“I think this policy is transformational for families and kids in Connecticut, and I think it’s going to mean a lot to the parents of the 600,000 children” projected to benefit from the program, he said, adding that the child credit within the federal income tax already has a proven track record of lifting kids out of poverty.

Republican legislators also have proposed some one-time relief, but House Minority Leader Vincent J. Candelora also noted the GOP went much deeper in terms of long-term tax cuts. Proposals included the first state income-tax rate reduction since the mid-1990s, adjusting rates annually to protect households from inflation, boosting the property tax credit to $500 and creating a new tax credit for renters.

“We also want to see some systemic change,” Candelora said, adding that immediate relief for Connecticut households is important, but it needs to continue after this year to help families thrive.

“A lot of these one-time giveaways don’t necessarily spur that economic recovery.”

New investments in child development and social services

But House Speaker Matt Ritter, D-Hartford, noted this budget is not just about tax cuts. State government must be ready to function in 2024 without the $3 billion in federal pandemic relief it’s enjoyed over the past year, and lawmakers intend to maintain important investments being made in this new budget in health care and social programs.

“To me, this is about investing responsibly,” Ritter said. “We’re not sacrificing fiscal discipline while we make these investments.”

Legislators and Lamont said the new budget would make a major new investment in child care and in early childhood development programs.

And while they didn’t discuss specific numbers, sources said the package would include about $80 million in the General Fund, complemented by another $45 million drawn from this year’s surplus and unallocated federal pandemic relief.

State officials have expressed concern since the pandemic began about the need to bolster job training and help more households find employment. But Rep. Toni E. Walker, D-New Haven, longtime co-chairwoman of the Appropriations Committee, said that until the state addresses a child care industry that has been rocked by the coronavirus, job growth will struggle.

“If you don’t have committed dollars for day care, you can’t work,” she said.

The private, nonprofit community agencies that provide the bulk of state-sponsored social services also won a victory.

The new budget includes $72 million — including $52 million in state funds and $20 million in federal pandemic relief — to support the agencies, who serve clients with developmental disabilities, patients with mental illness and behavioral disorders, and those suffering from addiction.

The package also carries forward roughly $20 million from this fiscal year’s historic, projected $4 billion surplus to help the industry, which argues state payments have failed to keep pace with inflation for more than 15 years, leaving many providers at financial risk and facing a serious staffing shortage.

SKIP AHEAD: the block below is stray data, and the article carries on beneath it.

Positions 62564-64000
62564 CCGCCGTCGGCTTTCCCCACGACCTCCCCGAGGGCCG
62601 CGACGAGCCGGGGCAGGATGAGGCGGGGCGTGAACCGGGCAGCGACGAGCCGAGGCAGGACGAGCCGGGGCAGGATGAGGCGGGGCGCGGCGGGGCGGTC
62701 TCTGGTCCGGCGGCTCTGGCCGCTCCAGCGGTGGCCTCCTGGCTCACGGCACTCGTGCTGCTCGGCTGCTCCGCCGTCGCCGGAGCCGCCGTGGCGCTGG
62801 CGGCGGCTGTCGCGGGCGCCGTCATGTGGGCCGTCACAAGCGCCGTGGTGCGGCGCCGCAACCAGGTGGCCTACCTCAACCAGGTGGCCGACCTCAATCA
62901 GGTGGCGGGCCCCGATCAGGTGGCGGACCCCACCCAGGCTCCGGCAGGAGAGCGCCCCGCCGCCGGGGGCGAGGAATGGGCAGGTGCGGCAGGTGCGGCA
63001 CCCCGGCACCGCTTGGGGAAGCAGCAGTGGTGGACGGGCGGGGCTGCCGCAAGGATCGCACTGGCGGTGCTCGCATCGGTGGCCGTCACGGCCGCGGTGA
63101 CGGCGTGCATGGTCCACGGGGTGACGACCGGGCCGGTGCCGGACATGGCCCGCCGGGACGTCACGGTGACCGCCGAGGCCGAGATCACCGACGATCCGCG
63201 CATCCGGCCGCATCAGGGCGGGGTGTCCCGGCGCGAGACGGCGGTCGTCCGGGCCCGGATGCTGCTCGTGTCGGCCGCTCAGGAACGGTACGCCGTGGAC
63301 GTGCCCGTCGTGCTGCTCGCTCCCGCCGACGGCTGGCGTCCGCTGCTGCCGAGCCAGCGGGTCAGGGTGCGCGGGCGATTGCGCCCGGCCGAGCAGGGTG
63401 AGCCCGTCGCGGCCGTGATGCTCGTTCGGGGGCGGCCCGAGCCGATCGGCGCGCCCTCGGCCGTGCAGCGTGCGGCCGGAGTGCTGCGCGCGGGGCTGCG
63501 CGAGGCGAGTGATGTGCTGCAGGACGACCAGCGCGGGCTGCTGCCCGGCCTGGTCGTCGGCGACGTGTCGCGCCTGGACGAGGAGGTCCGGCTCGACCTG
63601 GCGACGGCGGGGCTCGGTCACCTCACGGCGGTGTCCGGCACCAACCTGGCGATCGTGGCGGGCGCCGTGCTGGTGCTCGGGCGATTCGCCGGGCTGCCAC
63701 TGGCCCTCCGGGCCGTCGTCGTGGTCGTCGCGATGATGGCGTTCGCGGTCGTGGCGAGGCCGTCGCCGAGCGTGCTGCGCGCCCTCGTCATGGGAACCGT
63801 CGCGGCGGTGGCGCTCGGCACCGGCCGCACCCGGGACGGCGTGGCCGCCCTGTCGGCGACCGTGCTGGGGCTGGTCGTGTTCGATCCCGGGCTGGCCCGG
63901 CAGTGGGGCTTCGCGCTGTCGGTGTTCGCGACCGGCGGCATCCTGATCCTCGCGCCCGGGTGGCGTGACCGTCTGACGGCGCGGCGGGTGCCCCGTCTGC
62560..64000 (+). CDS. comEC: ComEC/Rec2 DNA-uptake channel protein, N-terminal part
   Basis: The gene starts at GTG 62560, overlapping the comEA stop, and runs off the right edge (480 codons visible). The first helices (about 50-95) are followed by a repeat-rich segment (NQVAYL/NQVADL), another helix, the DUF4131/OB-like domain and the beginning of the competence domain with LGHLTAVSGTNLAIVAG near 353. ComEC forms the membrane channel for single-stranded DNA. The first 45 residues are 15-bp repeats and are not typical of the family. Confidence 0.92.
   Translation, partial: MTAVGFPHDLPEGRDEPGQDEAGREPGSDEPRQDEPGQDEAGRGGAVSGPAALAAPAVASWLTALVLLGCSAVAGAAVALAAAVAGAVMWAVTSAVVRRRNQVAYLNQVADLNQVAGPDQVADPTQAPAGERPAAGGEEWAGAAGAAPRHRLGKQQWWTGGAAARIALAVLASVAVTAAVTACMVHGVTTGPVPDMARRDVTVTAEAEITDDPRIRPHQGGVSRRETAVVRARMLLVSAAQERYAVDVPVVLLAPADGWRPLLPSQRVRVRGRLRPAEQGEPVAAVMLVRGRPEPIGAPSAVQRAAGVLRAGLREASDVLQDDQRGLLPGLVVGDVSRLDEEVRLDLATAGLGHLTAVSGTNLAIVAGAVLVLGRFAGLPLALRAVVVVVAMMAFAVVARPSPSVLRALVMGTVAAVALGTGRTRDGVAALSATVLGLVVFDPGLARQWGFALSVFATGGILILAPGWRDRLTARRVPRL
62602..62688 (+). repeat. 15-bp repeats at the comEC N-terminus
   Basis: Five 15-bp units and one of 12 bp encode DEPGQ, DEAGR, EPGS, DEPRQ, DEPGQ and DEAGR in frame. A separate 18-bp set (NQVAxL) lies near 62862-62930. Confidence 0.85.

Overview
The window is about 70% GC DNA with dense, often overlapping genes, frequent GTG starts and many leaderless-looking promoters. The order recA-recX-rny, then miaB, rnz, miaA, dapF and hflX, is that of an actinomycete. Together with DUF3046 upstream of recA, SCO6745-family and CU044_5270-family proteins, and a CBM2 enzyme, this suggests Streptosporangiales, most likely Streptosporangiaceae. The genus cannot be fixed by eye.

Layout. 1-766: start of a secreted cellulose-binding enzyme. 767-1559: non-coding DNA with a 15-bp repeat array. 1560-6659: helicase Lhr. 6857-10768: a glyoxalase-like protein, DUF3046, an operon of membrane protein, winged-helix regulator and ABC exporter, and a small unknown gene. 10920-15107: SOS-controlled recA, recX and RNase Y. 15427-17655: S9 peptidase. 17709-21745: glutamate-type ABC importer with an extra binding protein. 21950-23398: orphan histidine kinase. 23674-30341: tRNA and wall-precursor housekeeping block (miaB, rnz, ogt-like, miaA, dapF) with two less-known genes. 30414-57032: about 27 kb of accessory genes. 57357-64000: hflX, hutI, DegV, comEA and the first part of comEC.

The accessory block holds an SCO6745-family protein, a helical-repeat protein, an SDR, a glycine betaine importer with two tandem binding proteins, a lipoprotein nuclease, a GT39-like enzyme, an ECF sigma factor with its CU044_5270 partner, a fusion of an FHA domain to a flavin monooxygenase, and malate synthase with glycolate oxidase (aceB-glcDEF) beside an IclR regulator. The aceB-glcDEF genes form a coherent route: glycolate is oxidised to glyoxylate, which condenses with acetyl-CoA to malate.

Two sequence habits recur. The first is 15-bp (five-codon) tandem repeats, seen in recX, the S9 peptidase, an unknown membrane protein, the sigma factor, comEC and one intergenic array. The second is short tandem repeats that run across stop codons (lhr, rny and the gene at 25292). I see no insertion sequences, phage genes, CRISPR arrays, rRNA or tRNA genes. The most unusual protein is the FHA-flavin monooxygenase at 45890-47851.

Contracting watchdog wins big with a little funding

Legislators also rejected Lamont’s proposal to expand staffing for the state auditors’ office in lieu of fully staffing the State Contracting Standards Board. Instead, the final budget proposal includes the $454,000 the contracting board sought to fill five positions and gives it a full-time investigative staff for the first time in its 15-year history.

Created in 2007, the board technically is empowered to review Executive Branch agencies’ contracting processes to ensure they were transparent, cost-efficient and in compliance with the law. It also has authority to suspend any procurement effort deemed improper. The auditors have no enforcement powers.

But governors and legislatures never have provided the board with the funding necessary to hire an investigative staff.

Sen. Cathy Osten, D-Sprague, the other co-chairwoman of the Appropriations Committee and a longtime advocate of fully funding the contracting watchdog, said Wednesday that new spending equal to a tiny fraction of a $24.2 billion budget still has great value.

“We funded small things that make a big difference to the residents of the state of Connecticut” in this budget, she added.

Stand up for civility

This news story is funded in large part by Connecticut Public’s Members — listeners, viewers, and readers like you who value fact-based journalism and trustworthy information.

We hope their support inspires you to donate so that we can continue telling stories that inform, educate, and inspire you and your neighbors. As a community-supported public media service, Connecticut Public has relied on donor support for more than 50 years.

Your donation today will allow us to continue this work on your behalf. Give today at any amount and join the 50,000 members who are building a better—and more civil—Connecticut to live, work, and play.